Citizens can communicate their grievances on social media: Supreme Court


It is a grave concern to me as a citizen or judge. If citizens communicate their grievances on social media, we do not want to clamp down on information,” Justice DY Chandrahud said during the hearing as cases of Covid-19 surged across the country.


In a historic judgement, the honorable Supreme Court has ordered no clampdown on information if citizens communicate their grievances pertaining to Covid-19 treatment on social media. If there any clampdown on COVID-19 information will be treated as “contempt of court“, and that directions should be issued to DGPs (director generals of police) of the country in this regard.


The top court also said that the healthcare infrastructure has been inherited in the last 70 years and so the proceedings are not to criticise the Centre or states. “We are concerned only about the health of the people and it is not to pass a value judgment,” Chandrachud said.


The court said that Centre should show investment by it to ramp up the manufacture of vaccines. “This will be the most important intervention by the government when private manufacturers have been funded to produce vaccines,” the apex court said.


Solicitor General (SG) Tushar Mehta said Delhi has been unable to lift oxygen because of lack of tankers. Justice Chandrachud said, “According to you, Delhi hasn’t been able to lift but we can’t tell people that your parents or children or spouse can’t be helped now. You tell us the solution.”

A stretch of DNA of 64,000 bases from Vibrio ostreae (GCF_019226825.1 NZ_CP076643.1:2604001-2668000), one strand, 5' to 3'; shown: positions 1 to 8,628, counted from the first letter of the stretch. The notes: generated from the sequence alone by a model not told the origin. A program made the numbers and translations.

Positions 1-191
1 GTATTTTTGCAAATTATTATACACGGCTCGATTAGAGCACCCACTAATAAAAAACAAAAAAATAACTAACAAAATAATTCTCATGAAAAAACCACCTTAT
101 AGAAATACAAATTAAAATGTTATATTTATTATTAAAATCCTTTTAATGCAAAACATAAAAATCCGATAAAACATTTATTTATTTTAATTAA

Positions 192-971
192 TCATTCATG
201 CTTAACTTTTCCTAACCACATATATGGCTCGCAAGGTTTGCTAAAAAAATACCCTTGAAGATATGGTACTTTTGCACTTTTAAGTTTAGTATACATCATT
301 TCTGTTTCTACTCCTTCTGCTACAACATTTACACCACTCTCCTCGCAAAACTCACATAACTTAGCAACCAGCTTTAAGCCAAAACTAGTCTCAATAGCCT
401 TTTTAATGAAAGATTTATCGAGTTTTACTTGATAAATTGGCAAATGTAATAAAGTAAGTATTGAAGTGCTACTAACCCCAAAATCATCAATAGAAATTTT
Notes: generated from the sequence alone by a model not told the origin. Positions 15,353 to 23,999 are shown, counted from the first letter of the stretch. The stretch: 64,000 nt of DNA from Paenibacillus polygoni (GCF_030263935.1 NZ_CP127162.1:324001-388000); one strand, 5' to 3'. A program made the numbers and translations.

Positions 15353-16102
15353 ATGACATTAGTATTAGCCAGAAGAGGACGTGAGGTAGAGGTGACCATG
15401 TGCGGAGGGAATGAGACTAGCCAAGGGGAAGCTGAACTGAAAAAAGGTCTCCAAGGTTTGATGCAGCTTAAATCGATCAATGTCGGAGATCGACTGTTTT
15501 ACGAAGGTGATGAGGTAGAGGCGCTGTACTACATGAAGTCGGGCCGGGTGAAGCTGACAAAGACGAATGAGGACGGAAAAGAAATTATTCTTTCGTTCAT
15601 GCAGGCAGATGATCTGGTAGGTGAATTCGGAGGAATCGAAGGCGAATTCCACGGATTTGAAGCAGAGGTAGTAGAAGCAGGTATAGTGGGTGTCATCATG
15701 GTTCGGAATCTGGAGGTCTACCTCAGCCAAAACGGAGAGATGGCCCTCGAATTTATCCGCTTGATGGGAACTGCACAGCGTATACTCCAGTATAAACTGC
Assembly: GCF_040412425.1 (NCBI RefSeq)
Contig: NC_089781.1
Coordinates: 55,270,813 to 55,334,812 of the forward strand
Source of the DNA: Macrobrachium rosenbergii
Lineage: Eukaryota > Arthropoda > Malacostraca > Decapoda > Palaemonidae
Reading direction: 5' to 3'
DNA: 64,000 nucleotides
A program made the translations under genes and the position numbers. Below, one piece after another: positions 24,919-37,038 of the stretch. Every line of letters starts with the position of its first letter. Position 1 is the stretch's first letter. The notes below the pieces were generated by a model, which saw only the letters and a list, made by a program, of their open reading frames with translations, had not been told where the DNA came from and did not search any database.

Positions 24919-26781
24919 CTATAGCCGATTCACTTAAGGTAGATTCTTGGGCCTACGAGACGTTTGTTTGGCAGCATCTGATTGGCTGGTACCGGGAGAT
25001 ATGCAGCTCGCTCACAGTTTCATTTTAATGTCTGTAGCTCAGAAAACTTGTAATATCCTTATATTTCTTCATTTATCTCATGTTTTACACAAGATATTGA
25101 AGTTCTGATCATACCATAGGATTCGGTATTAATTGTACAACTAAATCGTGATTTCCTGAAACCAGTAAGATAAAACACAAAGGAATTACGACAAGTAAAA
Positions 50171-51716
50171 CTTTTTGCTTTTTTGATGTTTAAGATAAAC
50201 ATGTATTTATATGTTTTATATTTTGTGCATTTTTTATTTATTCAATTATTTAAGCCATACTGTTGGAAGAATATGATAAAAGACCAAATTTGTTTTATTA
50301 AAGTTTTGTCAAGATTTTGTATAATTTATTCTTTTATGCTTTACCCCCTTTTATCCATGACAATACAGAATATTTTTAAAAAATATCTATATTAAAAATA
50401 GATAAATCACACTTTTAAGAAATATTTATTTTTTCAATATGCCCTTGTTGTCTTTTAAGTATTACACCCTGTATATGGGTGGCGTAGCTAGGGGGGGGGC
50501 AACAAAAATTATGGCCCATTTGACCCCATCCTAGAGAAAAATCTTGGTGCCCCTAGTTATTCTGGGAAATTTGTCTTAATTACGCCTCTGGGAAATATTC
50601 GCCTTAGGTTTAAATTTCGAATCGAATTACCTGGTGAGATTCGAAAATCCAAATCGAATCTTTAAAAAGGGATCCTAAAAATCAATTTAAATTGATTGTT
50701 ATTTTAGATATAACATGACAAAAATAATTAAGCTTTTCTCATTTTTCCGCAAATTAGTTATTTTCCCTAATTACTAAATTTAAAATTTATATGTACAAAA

The court also questioned the government over the pricing of vaccines. The curt asked why is the government not buying 100 per cent of doses. “Why should there be two prices for the centre and the states… what is the rationale,” it asked.


The SG explained that the Centre is assisting all states asking for help and to a large extent, problems of Delhi are also eased out. The top court asked about a timeline to increase the number of tankers to facilitate transportation. “Give Delhi the additional 200 metric ton of oxygen they need. And also ensure it reaches Delhi,” the Supreme Court asked SG Mehta.


The Supreme Court said Delhi represents people from the entire country and the Centre has a peculiar role. “Forget that somebody wasn’t able to lift the oxygen but you have to push through because you have to protect lives. You have a special responsibility,” it added.


The Supreme Court also asked what has been done to provide treatment to healthcare professionals who are contacting coronavirus disease (Covid-19). During the previous hearing, the court asked the Centre to present and apprise it as to whether a national plan can be prepared to handle this worrisome situation.


The Supreme Court observed that the Covid-19 situation in India is “grim” and that even doctors and healthcare workers are not getting beds. As India battles everything from bed crunch to the shortage of critical hospital equipment, the SC ruled that hostels, temples, churches and other places should be opened to convert them into COVID-care centres.


On the issue of drugmakers raising prices of vaccines for those from 18-45 years of age, the SC told the Centre it should adopt a “national immunisation model” as poor people will not be able to pay for vaccines.


The SC ruling comes days after the Yogi Adityanath government in UP ordered strict civil and criminal action against those making “false” appeals via social media to seek Covid-related help. The Supreme Court was hearing a “suo motu case” to examine the Covid-19 situation in the country.